As the notoriously competitive world of literary fiction becomes ever more cut-throat in the face of plummeting book-sales, the threat of the internet and economic malaise, publishers are resorting to increasingly desperate tricks to sell their books. Novels need to be plastered with panegyrics; book covers should scream the brilliance of their contents, collaring the unwary browser, seducing them with superlatives. “A fine, poised novel.” (The Littlehampton Gazette) simply won’t wash. But I’d like to think that as the blurbing has grown more aggressive, we as readers have also learned to negotiate the logic of these quotes, to read between the lines of praise and puff and, with greater clarity, judge a book by its cover.
My novel’s first printing was adorned by a few sympathetic words from the psychologist Oliver James. His wonderful evisceration of the lonely materialism of the modern age, Affluenza, was a major inspiration for my novel, and so I sent him a copy of the proof a few months before publication. He responded with a friendly and encouraging email, which he assured me I could quote at will. So there was my blurb. I dropped James’s quote from the paperback because, by that time, I could call upon the kind and not so kind words of the fourth estate to decorate the cover.
I think there is probably an assumption that quotes which are not from newspapers are from the author’s mates. I certainly allocate them less weight when carrying out a cover-scan. Perhaps most famously, the entrepreneur James Palumbo cobbled together quotes for his decidedly fishy novel Tomas from a variety of showbiz pals – Stephen Fry, Noel Fielding and – bizarrely – Niall Ferguson – and plastered them across the underground in a massive advertising campaign. The critics, of course, hated the book, and it sank without trace.
Rebecca Goldstein’s novel is a cut above Tomas. It tells the story of the religious psychologist Cass Seltzer, an academic at Frankfurter University, situated a few miles down the road from Harvard. Seltzer is the author of a surprise bestseller, 36 Arguments for the Existence of God, which debunks said arguments and becomes a kind of God Delusion sensation. The novel traces Seltzer’s struggles to reconcile himself to his position as a spokesman for atheism in an America where atheists are viewed with a mixture of suspicion and outright rage. Much of the time is taken up in wistful retrospection, as we see Seltzer develop his ideas under the aegis of his mentor Jonas Elias Klapper. So the book is a kind of double campus novel, with Seltzer the academic looking back on his time as Setlzer the student.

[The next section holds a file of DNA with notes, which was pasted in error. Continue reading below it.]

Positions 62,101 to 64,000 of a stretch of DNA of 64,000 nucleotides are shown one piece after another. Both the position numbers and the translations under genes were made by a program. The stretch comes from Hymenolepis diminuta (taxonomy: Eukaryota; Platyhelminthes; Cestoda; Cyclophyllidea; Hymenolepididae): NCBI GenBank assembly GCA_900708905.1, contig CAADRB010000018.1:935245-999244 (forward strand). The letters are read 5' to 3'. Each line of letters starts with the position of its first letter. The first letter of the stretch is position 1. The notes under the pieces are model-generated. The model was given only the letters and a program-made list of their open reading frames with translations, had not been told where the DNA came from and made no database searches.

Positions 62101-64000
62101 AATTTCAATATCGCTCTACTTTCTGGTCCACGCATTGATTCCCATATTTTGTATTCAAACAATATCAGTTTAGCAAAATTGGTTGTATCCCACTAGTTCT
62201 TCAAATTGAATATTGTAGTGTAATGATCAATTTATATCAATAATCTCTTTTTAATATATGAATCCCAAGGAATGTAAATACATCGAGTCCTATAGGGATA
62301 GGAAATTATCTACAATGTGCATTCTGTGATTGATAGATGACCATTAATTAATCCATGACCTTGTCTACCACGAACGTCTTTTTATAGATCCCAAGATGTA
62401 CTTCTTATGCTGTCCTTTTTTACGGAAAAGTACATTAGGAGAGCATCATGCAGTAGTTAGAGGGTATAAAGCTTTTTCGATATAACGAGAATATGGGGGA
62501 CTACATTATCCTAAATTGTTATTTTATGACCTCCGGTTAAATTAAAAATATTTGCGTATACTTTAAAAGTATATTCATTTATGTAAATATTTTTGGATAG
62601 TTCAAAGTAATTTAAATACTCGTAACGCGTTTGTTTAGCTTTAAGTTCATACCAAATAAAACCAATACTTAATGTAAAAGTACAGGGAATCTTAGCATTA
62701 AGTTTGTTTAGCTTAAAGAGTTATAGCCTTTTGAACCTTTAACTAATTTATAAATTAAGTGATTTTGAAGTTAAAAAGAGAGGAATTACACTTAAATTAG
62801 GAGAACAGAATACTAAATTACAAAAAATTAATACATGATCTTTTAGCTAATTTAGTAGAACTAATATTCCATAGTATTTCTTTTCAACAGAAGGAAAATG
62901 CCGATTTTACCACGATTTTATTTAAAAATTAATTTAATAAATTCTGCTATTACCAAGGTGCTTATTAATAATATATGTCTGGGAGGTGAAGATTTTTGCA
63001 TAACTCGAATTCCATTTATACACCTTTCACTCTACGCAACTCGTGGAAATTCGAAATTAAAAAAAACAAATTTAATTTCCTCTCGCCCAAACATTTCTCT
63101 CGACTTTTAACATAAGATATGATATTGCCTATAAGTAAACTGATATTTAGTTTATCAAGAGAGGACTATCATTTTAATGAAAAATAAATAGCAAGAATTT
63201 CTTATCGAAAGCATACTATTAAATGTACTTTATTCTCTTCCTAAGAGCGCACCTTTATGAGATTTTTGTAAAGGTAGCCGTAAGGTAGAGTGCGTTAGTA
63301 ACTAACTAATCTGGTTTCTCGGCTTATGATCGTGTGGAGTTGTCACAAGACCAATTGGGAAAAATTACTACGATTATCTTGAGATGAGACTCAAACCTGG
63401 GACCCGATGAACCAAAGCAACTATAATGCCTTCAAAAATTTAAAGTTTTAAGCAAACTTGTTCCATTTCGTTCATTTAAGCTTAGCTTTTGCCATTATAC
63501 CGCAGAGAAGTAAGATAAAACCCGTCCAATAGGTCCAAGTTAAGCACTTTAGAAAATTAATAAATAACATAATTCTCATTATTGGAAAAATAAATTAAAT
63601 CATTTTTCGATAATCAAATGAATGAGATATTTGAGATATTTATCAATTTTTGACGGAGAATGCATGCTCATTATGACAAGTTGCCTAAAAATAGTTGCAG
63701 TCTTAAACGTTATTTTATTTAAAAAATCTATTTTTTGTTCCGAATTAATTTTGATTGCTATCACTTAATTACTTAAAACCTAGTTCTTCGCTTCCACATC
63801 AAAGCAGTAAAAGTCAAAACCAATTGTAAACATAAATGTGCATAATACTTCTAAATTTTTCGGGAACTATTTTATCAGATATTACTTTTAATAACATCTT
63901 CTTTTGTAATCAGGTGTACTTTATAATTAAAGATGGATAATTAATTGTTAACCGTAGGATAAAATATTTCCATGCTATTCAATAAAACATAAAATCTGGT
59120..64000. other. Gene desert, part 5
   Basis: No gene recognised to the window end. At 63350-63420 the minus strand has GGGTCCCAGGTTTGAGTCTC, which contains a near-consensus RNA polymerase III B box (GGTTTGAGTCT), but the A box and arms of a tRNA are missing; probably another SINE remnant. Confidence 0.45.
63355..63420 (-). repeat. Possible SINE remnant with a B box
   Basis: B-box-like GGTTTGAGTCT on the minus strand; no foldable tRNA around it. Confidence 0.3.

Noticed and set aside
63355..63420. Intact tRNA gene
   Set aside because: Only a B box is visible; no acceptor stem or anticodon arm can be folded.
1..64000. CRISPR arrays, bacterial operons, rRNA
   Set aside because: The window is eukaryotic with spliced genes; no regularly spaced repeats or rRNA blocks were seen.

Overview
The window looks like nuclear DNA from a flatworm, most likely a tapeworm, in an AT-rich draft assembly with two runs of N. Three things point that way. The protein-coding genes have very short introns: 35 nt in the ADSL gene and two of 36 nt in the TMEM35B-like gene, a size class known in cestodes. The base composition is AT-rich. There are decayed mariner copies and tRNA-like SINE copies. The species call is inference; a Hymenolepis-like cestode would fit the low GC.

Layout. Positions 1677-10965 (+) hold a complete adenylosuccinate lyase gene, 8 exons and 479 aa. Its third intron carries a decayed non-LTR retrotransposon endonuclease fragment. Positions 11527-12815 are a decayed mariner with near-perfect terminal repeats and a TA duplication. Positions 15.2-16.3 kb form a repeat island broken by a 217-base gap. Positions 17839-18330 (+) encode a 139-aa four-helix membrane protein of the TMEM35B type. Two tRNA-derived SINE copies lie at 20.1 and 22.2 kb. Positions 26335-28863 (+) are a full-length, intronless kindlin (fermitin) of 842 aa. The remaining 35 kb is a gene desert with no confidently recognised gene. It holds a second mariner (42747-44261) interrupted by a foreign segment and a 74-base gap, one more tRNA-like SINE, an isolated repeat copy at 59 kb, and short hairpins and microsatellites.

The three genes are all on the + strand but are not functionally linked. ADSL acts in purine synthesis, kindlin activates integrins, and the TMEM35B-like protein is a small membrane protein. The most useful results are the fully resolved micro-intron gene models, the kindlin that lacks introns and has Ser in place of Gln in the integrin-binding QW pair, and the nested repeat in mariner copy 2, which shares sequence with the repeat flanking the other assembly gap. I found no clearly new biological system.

Goldstein’s novel reminded me of Jostein Gaarder’s Sophie’s World. The story of Seltzer and his romantic and professional quandaries frames a series of theological discourses just as Sophie’s World attempted to illuminate the history of philosophy through the story of a young girl. But Gaarder’s book admitted that it was using this trick, whereas Goldstein attempts to pass 36 Arguments for the Existence of God off as a kind of Magic Mountain, a novel where the philosophical and pedagogical designs of the author become the story, and the characters each an exemplar of certain traits related to these designs.
The book is redeemed by its postscript. Goldstein is by trade a philosopher and she sensibly decides to include a copy of Seltzer’s fictional text at the back of her novel. It is a wonderfully sane, measured piece of theological investigation. Calmer and clearer than Dawkins, it reminded me of AC Grayling’s kind, avuncular voice, never dismissing arguments out of hand, but gently steering the reader towards revelation. For this alone, it is worth buying the book.
Oh, and to come back to the blurbs. Goldstein – who is the wife of the critic Steven Pinker – has astonishingly effusive quotes from her friends Ian McEwan, Christopher Hitchens and Jonathan Safran Foer on her paperback. Quotes from the press, however, are thinly-spread. It’s a shame, as I could envisage this book doing well, with readers persevering with the occasionally awkward passages and forced prose for the sake of the bright and charming voice that sits beneath it; or buying the book for the post-script and reading the novel as a kind of amuse-bouche. But if Safran Foer tells me a novel is “a joy to read” or McEwan says that Goldstein is “a rare find”, it sets the book up for a fall.
Any Cop?: Buy it for the post-script, or read it without reading the cover first. It’s a clever, flawed novel backed by a fabulous and thought-provoking investigation of theological thought.